Director: Matt Reeves
Roland Emmerich’s 1999 disaster movie (oh, the irony) Godzilla gave us a monster movie in which the monster failed to be either a threat or interesting. Instead, we got Matthew Broderick being annoying and Jean Reno regretting not doing The Matrix. It would be nine years before director Matt Reeves (under the watchful eye of producer J.J. Abrams) erased the memory of that horror with Cloverfield, a monster movie that’s both monstrously enjoyable and monstrously relevant.
An opening title card reveals the footage we’re about to see was found in the area “formerly known as Central Park”. Not a good omen for what’s about to follow. The camcorder footage reveals a going-away party for Rob (Michael Stahl-David) in a plush Manhattan apartment. He’s about to move to Japan (a sly nod to the original Gojira), and all his friends are wishing him well and singing his praises. Frankly, these rich morons are annoying, and you wish something would crush them. Wait, what’s that noise?!
Just as character development reaches its apex, skyscrapers explode and we glimpse the most daring piece of American blockbuster film since the afore-mentioned Emmerich destroyed the White House in Independence Day. The head of the Statue of Liberty is flung onto the streets of Manhattan whilst ‘some thing’ lets out a deafening roar. Since the attacks on the World Trade Centre, New York has been left mostly unscathed by the film world. The Day After Tomorrow may have got the ball rolling, but Cloverfield taps a nerve hitherto left to fester. Watching the panicked masses running through the streets is all too reminiscent of the handheld camera shots of civilians running from the all-engulfing plume of the former Twin Towers. Meanwhile, soldiers are running and firing at the ‘thing’, whilst temporary hospital tents are manned by doctors in biohazard suits, and all this is happening as the thing tears down buildings and landmarks. The monster’s origins remain unknown and is only glimpsed in blink-and-you’ll-miss-them fragments, deepening the mystery. Being an animal, motives are presumably null. As so many people asked on 9/11, “why are they attacking us”? It’s scarier when we genuinely don’t know.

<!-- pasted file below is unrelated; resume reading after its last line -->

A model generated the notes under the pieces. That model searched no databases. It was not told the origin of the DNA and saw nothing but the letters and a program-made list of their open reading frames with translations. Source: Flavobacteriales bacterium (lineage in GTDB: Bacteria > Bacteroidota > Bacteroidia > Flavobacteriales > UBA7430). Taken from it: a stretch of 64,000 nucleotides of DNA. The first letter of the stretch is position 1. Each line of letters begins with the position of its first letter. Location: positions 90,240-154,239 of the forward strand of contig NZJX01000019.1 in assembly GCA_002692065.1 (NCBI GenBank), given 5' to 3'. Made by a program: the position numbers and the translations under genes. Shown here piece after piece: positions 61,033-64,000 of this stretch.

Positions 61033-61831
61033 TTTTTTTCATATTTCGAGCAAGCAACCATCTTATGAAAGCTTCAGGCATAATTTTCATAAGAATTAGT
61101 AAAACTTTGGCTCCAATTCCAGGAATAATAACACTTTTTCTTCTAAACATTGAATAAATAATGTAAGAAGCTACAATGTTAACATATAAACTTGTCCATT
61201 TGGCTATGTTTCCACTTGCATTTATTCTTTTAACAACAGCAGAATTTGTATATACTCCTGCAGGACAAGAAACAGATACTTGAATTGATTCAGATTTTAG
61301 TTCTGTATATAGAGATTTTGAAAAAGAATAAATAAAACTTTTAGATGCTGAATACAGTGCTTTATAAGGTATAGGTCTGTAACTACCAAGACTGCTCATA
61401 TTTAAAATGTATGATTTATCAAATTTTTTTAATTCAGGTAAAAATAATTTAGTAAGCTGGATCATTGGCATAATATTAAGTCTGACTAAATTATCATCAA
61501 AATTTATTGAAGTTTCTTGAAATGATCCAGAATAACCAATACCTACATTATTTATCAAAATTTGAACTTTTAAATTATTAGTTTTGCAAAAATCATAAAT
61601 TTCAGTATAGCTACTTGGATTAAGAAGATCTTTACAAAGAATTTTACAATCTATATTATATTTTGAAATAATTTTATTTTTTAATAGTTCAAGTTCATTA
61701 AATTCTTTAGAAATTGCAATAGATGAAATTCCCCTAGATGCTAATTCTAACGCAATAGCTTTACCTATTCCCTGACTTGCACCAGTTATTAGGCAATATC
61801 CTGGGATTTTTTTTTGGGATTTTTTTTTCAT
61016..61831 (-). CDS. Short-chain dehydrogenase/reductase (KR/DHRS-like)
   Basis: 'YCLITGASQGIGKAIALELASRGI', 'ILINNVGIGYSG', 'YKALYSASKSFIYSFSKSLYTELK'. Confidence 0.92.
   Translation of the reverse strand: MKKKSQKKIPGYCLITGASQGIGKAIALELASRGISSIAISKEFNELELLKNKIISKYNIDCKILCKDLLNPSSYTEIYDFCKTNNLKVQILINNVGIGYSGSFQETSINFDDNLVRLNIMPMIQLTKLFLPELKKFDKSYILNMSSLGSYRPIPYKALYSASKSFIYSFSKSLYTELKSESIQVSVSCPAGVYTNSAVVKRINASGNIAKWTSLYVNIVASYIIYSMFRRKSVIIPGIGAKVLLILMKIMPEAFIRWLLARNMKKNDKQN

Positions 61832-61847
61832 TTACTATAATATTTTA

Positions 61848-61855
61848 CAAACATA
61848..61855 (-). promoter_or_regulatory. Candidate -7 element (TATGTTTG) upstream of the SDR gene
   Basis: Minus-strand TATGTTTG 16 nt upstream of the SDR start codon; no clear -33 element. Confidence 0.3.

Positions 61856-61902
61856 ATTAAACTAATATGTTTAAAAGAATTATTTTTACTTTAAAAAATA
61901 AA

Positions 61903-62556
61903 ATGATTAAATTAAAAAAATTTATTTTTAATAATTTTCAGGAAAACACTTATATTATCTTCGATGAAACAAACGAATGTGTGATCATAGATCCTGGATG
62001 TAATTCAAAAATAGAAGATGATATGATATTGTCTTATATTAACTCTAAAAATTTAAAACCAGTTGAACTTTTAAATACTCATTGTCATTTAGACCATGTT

For all the familiar references to events past, Cloverfield is still a very effective piece of blockbuster cinema, with explosions and threat everywhere (like Emmerich’s monster, this one’s pregnant too. Wait till you meet the kids!). Like many other disaster films, the characters just serve as monster food/cannon fodder, and romantic and friendly subplots are so-so attempts to add emotion, but the events surrounding them are infused with such pathos and knowing that you it’s hard not to be impressed. Cloverfield is an intelligent and frightening film that effectively taps into the fear of our time.